Cloud technology has matured in recent years, as rising adoption rates have led to new success stories. Despite mounting confidence in the technology, however, standards have yet to be established with regard to data protection in the cloud. As Washington Technology writer Julie Anderson recently noted, this has created disparate practices and policies among cloud providers working with U.S. government agencies.
"The introduction of cloud and mobile services introduces new variables to the protection of these systems," Anderson wrote. "As a part of their services, some vendors may be collecting and processing government information. At stake in this growing trend are the potentially negative implications of the secondary use of government information by contracted service providers - a risk that the current government standards do not adequately confront."
It may be tempting to think that highly regulated agencies may be relatively protected against vague cloud contracts, but Anderson pointed out that laws and existing agreements have not clearly outlined the full role that cloud vendors should play in the data security ecosystem. For example, initiatives such as FedRAMP have outlined basic guidelines for vetting providers, but these fall short of establishing protocol for data ownership and collection practices after an agency moves to the cloud.
This ultimately suggests a more pressing need for cloud buyers to take control over their data protection strategies. As Anderson pointed out, cloud vendors themselves may be analyzing the data they collect. Data encryption software eliminates this risk, whether the threat stems from a hacker or from a cloud vendor's overzealous information collection practices.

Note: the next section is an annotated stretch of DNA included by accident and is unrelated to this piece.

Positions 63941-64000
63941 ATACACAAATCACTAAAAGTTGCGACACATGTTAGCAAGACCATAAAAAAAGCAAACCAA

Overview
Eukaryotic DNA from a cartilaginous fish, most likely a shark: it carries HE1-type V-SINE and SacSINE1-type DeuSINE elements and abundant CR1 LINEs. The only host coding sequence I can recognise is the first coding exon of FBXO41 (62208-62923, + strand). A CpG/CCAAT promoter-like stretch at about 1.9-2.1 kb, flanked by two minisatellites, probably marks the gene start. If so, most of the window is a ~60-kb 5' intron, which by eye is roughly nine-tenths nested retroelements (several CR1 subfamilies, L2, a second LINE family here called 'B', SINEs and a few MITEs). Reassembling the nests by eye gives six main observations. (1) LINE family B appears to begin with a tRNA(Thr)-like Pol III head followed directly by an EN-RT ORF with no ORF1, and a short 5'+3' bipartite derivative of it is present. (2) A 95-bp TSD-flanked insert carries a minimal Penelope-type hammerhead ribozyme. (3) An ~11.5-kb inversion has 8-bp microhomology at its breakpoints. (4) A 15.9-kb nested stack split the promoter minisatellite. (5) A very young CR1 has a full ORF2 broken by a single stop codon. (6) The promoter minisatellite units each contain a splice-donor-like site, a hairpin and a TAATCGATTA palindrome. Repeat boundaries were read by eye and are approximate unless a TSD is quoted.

Cloud disrupts compliance
The risk extends beyond government agencies, as most businesses collect private data from customers, employees or both. One of the pain points created by the cloud is compliance. As Ed Moyle, founding partner of consulting firm SecurityCurve, recently discussed, safely implementing the cloud requires greater collaboration between the IT department and compliance teams.
Maintaining compliance in the cloud requires an assessment of the vendor's infrastructure. Writing for TechTarget, Moyle suggested IT should play a crucial role in this evaluation because technology staff have a greater understanding of architecture requirements and of the company's own safeguards. This allows IT to better identify gaps in the vendor's infrastructure and close them by implementing their own data-centric security solutions.